The Aquilion 16 scanner allows for the simultaneous capture of 16 wafer-thin images of the desired area within seconds. Incorporating computer technology, the images are used to produce three-dimensional visualizations of internal organs and structures.
Healthcare providers often use CT scans to noninvasively diagnose medical problems that aren't easily detectable from normal physical examinations. CT scans use an X-ray generating device that rotates around your body and a very powerful computer to create cross-sectional images, like slices, of the inside of your body.
Unlike MRI, CT scans can be done even if you have a pacemaker or an internal cardioverter defibrillator - devices implanted in your chest to help regulate your heartbeat. However, if you're pregnant or suspect you might be, tell your provider.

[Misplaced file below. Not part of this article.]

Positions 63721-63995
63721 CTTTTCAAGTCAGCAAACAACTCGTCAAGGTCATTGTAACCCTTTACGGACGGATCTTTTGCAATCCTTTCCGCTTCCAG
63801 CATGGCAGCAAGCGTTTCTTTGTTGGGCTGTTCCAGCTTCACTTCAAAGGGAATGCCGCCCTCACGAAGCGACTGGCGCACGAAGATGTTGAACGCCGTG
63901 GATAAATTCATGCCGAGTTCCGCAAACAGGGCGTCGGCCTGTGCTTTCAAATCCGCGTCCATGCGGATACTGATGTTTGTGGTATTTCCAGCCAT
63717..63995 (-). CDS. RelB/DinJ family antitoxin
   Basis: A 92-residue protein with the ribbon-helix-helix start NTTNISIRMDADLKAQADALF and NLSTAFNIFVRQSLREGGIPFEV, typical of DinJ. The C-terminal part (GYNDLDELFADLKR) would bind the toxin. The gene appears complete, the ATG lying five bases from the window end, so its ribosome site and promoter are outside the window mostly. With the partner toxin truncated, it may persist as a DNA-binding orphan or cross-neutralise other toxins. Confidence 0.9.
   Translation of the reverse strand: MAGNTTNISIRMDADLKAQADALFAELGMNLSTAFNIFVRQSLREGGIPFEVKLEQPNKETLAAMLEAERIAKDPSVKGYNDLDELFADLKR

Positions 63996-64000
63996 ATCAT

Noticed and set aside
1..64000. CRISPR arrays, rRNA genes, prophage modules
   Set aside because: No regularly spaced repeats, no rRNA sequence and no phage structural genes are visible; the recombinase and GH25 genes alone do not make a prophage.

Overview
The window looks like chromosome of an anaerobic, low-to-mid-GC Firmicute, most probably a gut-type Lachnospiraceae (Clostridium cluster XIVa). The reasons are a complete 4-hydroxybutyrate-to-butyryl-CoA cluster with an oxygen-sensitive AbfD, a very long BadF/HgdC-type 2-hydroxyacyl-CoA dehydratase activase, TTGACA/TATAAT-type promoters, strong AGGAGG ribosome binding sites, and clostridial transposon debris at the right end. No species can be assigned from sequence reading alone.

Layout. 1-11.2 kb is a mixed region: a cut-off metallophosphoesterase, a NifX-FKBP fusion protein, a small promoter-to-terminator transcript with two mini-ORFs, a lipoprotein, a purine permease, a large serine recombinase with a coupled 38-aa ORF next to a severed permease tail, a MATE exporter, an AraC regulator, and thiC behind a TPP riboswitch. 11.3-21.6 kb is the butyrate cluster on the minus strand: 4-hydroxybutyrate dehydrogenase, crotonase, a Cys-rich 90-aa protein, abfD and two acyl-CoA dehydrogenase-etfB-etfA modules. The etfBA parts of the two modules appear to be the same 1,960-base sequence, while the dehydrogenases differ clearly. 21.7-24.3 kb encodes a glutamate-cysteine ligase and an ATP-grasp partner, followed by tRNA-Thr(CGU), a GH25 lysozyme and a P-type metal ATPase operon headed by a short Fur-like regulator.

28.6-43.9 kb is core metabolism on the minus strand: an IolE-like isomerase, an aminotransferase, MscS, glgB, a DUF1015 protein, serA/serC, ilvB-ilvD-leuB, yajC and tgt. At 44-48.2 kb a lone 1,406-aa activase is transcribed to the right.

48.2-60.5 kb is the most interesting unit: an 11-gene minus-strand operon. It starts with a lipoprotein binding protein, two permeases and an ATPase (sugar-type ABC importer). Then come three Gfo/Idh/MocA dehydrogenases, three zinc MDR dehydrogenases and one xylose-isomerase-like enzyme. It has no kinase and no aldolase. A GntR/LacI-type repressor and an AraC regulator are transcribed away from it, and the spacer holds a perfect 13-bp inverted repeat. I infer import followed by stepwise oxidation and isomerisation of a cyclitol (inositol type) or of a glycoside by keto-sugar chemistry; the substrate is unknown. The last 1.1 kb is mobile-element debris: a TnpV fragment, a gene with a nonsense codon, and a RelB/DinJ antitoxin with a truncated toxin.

CT scans may be recommended to help detect internal injuries and internal bleeding, pinpoint the location of a tumor, infection or blood clot, guide procedures such as surgery, biopsy and radiation, detect and monitor diseases such as cancer or heart disease, diagnose muscle and bone disorders, such as bone tumors and fractures.